This section is from "The Horticulturist, And Journal Of Rural Art And Rural Taste", by P. Barry, A. J. Downing, J. Jay Smith, Peter B. Mead, F. W. Woodward, Henry T. Williams. Also available from Amazon: Horticulturist and Journal of Rural Art and Rural Taste.
A person carrying some orange trees from China to the Prince of Wales' Island, when they had many hundred fruit on them, expected a good crop the next year, but was utterly disappointed: they produced but few. A Chinese, settled in in the island, told him if he would have his trees bear, he must treat them as they were accustomed to in China; and he described the following process for providing manure:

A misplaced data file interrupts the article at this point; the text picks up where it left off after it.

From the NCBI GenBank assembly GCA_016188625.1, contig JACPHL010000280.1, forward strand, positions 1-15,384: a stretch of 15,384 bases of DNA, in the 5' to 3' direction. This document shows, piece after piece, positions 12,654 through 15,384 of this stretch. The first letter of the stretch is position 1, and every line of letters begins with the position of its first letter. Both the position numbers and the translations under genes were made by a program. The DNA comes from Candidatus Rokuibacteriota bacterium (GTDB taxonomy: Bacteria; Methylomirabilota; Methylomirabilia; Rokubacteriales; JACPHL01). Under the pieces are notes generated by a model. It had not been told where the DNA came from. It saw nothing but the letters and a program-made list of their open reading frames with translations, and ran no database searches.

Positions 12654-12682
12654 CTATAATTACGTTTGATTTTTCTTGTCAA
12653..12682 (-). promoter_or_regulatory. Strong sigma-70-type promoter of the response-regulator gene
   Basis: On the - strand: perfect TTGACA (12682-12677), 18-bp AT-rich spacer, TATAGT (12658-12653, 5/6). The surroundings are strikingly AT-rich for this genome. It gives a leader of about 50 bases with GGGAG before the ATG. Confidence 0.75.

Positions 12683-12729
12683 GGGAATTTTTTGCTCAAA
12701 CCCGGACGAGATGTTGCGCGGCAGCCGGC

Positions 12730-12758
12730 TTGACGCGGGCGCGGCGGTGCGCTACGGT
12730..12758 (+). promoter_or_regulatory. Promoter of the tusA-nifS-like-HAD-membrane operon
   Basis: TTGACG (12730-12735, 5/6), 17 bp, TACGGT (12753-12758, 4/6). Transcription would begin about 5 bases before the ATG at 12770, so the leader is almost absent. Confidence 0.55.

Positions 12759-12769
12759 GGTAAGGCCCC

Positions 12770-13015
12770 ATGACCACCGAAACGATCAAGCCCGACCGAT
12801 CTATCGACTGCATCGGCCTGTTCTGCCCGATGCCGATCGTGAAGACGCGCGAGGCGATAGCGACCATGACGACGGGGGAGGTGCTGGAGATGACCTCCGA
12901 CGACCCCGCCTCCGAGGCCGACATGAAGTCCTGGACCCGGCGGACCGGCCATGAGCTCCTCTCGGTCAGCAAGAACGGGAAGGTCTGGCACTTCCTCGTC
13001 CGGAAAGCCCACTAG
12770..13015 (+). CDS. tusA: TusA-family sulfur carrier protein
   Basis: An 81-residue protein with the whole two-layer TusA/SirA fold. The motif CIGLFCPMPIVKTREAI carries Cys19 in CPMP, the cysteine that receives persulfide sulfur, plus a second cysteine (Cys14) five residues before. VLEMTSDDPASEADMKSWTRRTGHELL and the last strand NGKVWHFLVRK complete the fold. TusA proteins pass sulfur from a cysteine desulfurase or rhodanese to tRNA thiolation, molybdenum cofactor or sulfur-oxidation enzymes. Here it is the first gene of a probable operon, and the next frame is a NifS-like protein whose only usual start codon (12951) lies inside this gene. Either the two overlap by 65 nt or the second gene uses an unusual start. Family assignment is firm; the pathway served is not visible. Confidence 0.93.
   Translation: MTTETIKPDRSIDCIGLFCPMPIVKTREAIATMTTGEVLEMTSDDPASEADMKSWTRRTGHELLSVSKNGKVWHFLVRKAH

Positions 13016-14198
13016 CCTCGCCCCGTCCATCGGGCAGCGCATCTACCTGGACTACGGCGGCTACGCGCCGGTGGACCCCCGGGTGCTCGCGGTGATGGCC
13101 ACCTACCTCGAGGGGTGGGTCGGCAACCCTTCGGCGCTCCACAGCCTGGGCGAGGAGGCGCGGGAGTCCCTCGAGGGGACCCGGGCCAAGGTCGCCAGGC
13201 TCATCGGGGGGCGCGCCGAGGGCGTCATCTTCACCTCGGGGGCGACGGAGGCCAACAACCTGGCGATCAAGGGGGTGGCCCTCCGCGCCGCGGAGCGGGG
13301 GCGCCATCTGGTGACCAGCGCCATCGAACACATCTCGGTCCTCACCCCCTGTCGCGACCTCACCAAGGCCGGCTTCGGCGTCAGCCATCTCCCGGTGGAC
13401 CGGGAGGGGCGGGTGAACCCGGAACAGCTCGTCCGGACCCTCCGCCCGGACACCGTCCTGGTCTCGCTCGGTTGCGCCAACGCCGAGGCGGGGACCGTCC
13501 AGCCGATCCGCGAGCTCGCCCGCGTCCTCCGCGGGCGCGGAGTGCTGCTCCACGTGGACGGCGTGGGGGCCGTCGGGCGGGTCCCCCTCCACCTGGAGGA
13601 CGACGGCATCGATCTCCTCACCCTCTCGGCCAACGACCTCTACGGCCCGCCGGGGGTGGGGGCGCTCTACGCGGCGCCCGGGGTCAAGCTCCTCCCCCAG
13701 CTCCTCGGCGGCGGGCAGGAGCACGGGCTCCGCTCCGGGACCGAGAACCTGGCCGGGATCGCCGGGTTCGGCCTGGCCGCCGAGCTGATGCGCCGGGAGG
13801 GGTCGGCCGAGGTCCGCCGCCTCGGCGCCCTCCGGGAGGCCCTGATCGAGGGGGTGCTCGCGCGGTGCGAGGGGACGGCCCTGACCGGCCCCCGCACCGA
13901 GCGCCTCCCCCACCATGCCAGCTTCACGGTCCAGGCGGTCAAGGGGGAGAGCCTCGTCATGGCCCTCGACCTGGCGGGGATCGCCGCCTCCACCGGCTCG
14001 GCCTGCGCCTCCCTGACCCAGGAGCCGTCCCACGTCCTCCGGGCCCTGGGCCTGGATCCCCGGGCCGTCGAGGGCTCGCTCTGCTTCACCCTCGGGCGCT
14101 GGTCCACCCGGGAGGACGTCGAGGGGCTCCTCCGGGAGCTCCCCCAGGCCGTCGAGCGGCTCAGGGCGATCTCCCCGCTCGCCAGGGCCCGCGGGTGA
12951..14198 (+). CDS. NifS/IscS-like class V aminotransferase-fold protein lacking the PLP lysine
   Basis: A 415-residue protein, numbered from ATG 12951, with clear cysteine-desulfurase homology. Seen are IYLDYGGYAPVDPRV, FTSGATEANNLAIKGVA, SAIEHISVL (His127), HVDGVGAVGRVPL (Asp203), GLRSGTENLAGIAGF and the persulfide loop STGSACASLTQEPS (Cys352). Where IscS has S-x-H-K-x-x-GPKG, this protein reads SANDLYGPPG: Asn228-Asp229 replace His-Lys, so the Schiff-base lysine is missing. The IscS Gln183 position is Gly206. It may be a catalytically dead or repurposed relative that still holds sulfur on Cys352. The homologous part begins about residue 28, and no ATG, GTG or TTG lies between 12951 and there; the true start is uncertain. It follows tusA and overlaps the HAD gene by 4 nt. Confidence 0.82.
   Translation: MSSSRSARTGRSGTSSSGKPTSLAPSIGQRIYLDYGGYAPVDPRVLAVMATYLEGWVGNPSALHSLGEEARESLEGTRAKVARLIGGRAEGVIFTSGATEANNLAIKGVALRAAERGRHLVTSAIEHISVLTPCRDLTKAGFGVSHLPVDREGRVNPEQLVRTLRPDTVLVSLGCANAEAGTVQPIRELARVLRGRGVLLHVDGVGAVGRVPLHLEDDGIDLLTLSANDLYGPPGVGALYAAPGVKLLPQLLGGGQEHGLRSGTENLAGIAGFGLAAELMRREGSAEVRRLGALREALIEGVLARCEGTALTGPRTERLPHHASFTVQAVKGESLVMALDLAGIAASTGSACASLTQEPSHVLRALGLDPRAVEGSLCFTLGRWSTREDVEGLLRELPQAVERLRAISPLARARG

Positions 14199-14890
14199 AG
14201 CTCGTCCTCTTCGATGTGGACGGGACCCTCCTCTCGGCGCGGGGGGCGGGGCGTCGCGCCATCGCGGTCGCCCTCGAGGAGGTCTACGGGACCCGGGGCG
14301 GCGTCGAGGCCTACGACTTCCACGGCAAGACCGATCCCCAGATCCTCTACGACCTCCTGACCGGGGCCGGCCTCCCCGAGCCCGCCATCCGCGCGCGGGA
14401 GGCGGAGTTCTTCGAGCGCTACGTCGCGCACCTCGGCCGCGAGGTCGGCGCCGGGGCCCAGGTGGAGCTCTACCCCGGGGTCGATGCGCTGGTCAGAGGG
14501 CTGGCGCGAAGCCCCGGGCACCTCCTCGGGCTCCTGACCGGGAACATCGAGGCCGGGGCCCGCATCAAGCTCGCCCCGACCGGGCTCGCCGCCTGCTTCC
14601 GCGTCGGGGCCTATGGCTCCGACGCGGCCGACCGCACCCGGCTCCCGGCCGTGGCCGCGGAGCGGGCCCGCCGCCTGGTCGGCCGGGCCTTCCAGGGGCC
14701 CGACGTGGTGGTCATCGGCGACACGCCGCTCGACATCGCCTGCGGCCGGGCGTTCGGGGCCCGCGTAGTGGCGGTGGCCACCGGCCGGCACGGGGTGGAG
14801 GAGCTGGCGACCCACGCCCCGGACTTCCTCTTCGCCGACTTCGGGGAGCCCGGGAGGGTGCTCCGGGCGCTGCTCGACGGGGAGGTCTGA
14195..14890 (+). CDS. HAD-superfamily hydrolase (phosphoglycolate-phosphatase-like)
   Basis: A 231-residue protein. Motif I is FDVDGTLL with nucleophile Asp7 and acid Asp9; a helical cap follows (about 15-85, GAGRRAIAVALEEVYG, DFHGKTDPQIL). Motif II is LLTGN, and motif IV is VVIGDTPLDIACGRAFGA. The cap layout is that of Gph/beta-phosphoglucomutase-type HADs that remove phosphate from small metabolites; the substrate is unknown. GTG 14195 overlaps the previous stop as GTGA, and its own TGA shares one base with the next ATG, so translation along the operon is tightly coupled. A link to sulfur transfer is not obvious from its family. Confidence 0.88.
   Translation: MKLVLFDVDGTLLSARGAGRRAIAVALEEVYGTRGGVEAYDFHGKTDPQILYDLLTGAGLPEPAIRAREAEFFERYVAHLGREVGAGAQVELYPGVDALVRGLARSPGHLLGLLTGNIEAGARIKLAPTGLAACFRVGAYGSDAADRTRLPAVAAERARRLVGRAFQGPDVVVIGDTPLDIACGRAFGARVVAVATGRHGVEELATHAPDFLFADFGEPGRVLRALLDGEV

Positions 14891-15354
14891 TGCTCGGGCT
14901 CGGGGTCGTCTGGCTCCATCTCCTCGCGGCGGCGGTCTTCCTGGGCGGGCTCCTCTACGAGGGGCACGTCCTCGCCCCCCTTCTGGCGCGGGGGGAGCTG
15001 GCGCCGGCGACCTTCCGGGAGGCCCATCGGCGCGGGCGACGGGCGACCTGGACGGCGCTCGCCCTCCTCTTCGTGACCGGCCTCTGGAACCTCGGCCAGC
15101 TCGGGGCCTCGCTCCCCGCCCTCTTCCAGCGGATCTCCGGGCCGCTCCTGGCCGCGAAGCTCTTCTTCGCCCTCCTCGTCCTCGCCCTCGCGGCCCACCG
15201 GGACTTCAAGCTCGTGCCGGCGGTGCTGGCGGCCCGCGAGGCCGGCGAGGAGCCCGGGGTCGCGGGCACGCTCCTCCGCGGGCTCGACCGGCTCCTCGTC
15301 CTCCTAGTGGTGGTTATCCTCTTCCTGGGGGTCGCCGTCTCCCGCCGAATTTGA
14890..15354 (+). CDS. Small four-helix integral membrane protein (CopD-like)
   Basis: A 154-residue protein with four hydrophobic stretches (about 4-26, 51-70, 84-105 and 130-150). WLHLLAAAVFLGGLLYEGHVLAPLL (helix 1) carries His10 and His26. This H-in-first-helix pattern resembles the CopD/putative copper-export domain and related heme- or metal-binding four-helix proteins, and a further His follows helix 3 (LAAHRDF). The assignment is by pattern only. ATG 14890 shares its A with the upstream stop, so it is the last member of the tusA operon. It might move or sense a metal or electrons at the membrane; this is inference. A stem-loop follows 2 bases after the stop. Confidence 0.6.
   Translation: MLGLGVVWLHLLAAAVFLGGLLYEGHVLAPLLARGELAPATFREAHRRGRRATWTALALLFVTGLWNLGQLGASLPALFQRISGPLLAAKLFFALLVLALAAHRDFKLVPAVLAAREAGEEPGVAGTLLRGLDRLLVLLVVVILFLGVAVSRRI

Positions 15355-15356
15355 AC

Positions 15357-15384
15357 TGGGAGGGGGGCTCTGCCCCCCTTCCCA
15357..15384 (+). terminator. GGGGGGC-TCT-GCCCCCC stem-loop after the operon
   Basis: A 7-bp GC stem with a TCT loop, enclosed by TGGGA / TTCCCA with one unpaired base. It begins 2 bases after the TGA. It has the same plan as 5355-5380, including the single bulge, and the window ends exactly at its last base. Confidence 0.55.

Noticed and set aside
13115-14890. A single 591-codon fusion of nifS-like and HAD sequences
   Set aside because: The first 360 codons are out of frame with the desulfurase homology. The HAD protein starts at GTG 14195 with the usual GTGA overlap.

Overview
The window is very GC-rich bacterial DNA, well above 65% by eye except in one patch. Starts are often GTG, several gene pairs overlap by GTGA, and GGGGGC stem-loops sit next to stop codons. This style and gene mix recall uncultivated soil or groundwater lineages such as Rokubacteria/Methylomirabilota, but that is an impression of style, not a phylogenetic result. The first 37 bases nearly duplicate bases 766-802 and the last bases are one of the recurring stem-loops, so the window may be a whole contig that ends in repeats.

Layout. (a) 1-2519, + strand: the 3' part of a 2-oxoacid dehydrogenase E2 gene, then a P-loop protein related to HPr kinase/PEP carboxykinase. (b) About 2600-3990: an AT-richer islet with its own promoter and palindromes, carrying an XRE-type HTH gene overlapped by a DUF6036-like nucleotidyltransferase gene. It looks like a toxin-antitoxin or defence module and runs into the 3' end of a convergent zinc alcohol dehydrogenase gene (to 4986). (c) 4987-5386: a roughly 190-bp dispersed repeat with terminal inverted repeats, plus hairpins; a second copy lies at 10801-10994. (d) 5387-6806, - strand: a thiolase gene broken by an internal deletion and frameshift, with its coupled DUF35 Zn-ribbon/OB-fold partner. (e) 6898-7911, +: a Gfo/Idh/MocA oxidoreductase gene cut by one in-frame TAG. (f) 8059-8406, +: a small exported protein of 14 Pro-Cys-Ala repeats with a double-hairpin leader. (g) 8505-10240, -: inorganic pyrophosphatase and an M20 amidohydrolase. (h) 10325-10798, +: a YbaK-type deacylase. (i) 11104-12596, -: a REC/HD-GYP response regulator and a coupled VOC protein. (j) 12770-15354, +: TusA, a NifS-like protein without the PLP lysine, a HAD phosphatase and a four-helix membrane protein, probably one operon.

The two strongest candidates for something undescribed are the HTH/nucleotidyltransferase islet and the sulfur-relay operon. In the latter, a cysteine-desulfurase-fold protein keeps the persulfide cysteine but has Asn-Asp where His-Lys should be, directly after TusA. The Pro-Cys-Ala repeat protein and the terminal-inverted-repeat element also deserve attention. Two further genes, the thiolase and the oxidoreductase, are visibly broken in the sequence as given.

" A cistern, so lined and covered as to be air-tight, is half-filled with animal matter; and to prevent bursting from the generation of air, a valve is fixed which gives way with some difficulty, and lets no more gas escape than is necessary: the longer the manure is kept the better, till four years, when it is in perfection; it is taken out in the consistence nearly of jelly, and a small portion buried at the root of every orange treethe result being an uncommonly great yield." A person hearing of the above mot, and wishing to abridge the term of the preparation, thought that boiling animals to a jelly might have a similar if not so strong an effect. Accordingly, he boiled several puppies, and applied the jelly to the roots of a sterile fig-tree: the benefit was very great - the tree from that time for several years bearing in profusion Hints of this kind are well worth preserving, for though a farmer may neither have the apparatus of the Chinese, nor puppies enough to become an object of attention, yet the reduction of manure to a mucilaginous state ought perhaps to be carried further than it is.